California Appellate Court Limits Subcontractors Duty To Pay General Contractors Defense Fees

On July 23, 2020, the California Appellate Court affirmed a judgment against Travelers in a case titled Carter, et al. v. Pulte Home Corp., after finding that Travelers could not recover the defense costs that it had spent in defending the developer in the main action from several subcontractors who had worked on the project but had failed to provide the developer with a defense.

This case arises from a 38-home construction defect lawsuit against Pulte Homes. Travelers agreed under an additional insured endorsement that it would defend the entire lawsuit on behalf of its four subcontractors who had been involved with the project.

Travelers then planned on pursuing the other subcontractors to recover the defense costs it had spent on behalf of Pulte Homes. Most of the other subcontractors’ insurers had issued Additional Insured endorsements with only “ongoing operations” coverage, whereas Travelers had issued blanket Additional Insured endorsements that included “completed operations” coverage.

Travelers did receive contributions totaling almost half of their expenses. Travelers then sued 7 subcontractors directly!!

Traveler’s trial court strategy was to claim the 7 subcontractors were “jointly and severally” responsible, which would allow Travelers to recover all the amounts it had paid out but had not to be reimbursed. However, instead of seeking proportionate amounts from each subcontractor of the total amount of defense costs, Travelers took an “all or nothing” approach.

The court rejected Travelers’ assumption, which was that the subcontractors who were contractually obliged to provide a defense for claims within the scope of their work also had the same obligation to provide a complete defense to the entire action. It wrote that “policy considerations applicable to an insurer’s contract with its insured do not necessarily apply in the same manner to the contractual obligations of a subcontractor indemnitor to a general contractor indemnitee.” Id.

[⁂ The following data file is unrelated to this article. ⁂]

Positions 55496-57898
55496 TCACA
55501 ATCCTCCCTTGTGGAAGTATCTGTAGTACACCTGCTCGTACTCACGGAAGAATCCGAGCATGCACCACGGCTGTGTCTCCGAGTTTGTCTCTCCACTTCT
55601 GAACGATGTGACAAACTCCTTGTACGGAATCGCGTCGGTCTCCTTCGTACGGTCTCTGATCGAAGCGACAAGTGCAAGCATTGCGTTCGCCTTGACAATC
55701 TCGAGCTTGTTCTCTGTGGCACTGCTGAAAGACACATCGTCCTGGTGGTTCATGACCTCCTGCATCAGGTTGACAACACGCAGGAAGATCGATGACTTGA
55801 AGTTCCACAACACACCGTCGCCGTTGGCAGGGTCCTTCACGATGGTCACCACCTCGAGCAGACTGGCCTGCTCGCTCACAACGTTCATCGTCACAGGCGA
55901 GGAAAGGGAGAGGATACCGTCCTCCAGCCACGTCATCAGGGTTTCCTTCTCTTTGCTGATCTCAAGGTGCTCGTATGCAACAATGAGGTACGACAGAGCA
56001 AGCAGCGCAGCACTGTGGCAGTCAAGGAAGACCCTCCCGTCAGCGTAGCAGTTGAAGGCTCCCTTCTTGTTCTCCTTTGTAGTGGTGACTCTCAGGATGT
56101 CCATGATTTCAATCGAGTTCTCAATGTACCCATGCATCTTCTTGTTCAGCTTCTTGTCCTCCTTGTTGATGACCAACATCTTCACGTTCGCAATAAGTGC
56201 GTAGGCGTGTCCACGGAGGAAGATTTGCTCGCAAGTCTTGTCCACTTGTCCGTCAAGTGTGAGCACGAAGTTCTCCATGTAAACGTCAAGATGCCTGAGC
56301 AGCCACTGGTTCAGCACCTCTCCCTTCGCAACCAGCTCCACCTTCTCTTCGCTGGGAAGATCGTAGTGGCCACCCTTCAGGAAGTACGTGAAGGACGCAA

The court emphasized that a subcontractor’s liability for defense fees is limited to a proportionate share based on its scope of work. The court cited Civil Code §2782(d), which expressly makes unenforceable provisions in a construction contract (entered into after January 1, 2009) purporting to impose upon subcontractors the obligation to indemnify or defend a developer or general contractor for claims of construction defects “to the extent the claims arise out of, pertain to, or relate to the negligence of the builder or contractor other builder’s or contractor’s other…independent contractors…or to the extent the claims do not arise out of, pertain to, or relate to the scope of work in the written agreement between the parties.” Id.

In contrast, for the insurer, it is the established rule in California that in a “mixed “action in which some of the claims are at least potentially covered, while others are not, an insurer has a duty to defend the action in its entirety. Horace Mann Ins. Co. v. Barbara B. (1993) 4 Cal. 4th 1076, 1081. So long as the insurer properly reserves its rights, it has a right to seek reimbursement from the insured of those sums that were expended to defend any non-covered claims, as long as those sums can be allocated solely to the claims that are not even potentially covered. Buss v. Superior Court (1997) 16 Cal.4th 35.